References
Learning Theoris. Erikson Stages of Development. Retrieved from: http://www.learning-theories.com/eriksons-stages-of-development.html/
 Boundless (2016). “Feral Children.” Boundless Sociology. Boundless. Retrieved from https://www.boundless.com/sociology/textbooks/boundless-sociology-textbook/socialization-4/the-role-of-socialization-42/feral-children-268-5241/


Second post:

Erikson’s eight stages:

Infancy – According to Erikson, this is the stage that plays a crucial role in an infant gaining trust within his or her surroundings by the help of family. Personally, this stage should have helped me develop a sense of security as it does with most infants. Due to my broken childhood upbringing, my trust development did not present itself until later on in life.

Toddlerhood – This stage allows the child to develop skills in confidence and gain self-esteem. At this stage in my life, I was developing confidence in my abilities to cope with certain things that I had witnessed. Although I was young, independence was one of the skills I learned at this point in my life.

Preschool – This stage described talks about a child being able to build communication skills with others outside of the family, as well as experiencing guilt. For myself, this was easy and hard for me to do at the same time. I was very picky on who I let into my life, even as a small child. Regardless, this stage helped mold my communication skills, and I became very proficient in communicating with the others in my environment.

Preadolescence – This stage discusses how children react to their overall situation in life regarding friends, sports, and other activities between the ages of six to thirteen. This stage was difficult for me growing up. Coming from a broken home, I felt like I was not living up to my father’s standards and that put an emotional toll on my body.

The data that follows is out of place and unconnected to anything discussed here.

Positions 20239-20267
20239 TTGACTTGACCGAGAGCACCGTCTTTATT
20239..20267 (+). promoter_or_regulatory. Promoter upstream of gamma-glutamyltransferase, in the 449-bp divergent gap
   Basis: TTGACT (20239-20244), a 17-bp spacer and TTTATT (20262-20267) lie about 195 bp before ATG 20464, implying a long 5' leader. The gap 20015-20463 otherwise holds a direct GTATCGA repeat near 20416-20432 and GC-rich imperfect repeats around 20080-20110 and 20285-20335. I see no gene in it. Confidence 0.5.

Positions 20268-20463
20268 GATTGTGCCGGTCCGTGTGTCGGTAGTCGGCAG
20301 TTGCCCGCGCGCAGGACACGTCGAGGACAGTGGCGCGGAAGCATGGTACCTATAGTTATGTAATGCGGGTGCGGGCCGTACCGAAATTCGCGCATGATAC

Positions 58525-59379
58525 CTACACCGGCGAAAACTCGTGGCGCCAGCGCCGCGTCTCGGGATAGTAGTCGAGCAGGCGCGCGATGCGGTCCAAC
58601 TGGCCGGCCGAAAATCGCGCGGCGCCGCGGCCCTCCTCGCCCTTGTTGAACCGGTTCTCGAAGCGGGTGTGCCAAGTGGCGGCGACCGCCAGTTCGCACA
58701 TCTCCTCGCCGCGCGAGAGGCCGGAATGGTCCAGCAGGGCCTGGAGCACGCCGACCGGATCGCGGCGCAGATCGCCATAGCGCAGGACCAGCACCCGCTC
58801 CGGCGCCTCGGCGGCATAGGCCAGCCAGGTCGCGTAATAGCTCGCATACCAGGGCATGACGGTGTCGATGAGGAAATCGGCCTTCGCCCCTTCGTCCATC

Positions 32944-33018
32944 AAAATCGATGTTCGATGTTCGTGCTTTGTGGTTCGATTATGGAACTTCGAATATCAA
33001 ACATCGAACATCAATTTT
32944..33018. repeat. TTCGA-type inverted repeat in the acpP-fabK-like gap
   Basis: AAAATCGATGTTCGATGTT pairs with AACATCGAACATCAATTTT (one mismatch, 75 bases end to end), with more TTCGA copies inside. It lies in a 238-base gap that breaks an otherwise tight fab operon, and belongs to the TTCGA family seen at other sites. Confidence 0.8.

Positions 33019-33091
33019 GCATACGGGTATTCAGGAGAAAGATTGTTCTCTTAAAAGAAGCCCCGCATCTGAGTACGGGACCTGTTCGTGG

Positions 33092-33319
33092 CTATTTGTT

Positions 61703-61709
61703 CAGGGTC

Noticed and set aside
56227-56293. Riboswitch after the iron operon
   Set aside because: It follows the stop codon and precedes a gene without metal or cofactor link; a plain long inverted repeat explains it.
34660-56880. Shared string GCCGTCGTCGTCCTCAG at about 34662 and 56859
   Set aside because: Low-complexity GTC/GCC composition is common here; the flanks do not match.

Adolescence – This stage discusses how children in their teenage years struggle to find an identity. I remember this stage of my life quite well. I was very manipulated by my friends and usually ended up identifying in the same groups as they did. Finding my identity was not hard.

Young Adulthood – This stage talks about young adults being able to keep close and intimate relationships while also maintaining some sort of identity. This was an unusual stage for me simply because I joined the Marine Corps around this point of my life and almost went into to isolation for multiple years.

Middle Adulthood – This stage of life relates to putting others before one even thinks of themselves. This is the current stage in my life that I am trying to figure out in terms of career and education. It is very important to put others first before myself, and I am learning to do so through the help of my family and friends. The next step in life would be to apply that to a career.

Old Age – This stage allows a person to look back on their life and remember the good things they did for others, as well as be proud of what one has accomplished. I hope every day that I can feel a sense of accomplishment at the end of my life. There is nothing more I would want in life than to be able to help others and be successful at it.

A feral child is a child who has been raised away from westernized human contact. Essentially, the child does not know any forms of customs and courtesies, nor does the child have an ability to understand language. I assume that feral children are used as examples on why the socialization process has stopped simply because the process does not apply to them due to the way they were raised.

References

Macionis, J. (2008). Society: The Basics (10th ed). Pearson Learning Solutions. Retrieved From

https://digitalbookshelf.argosy.edu/#/books/0558563139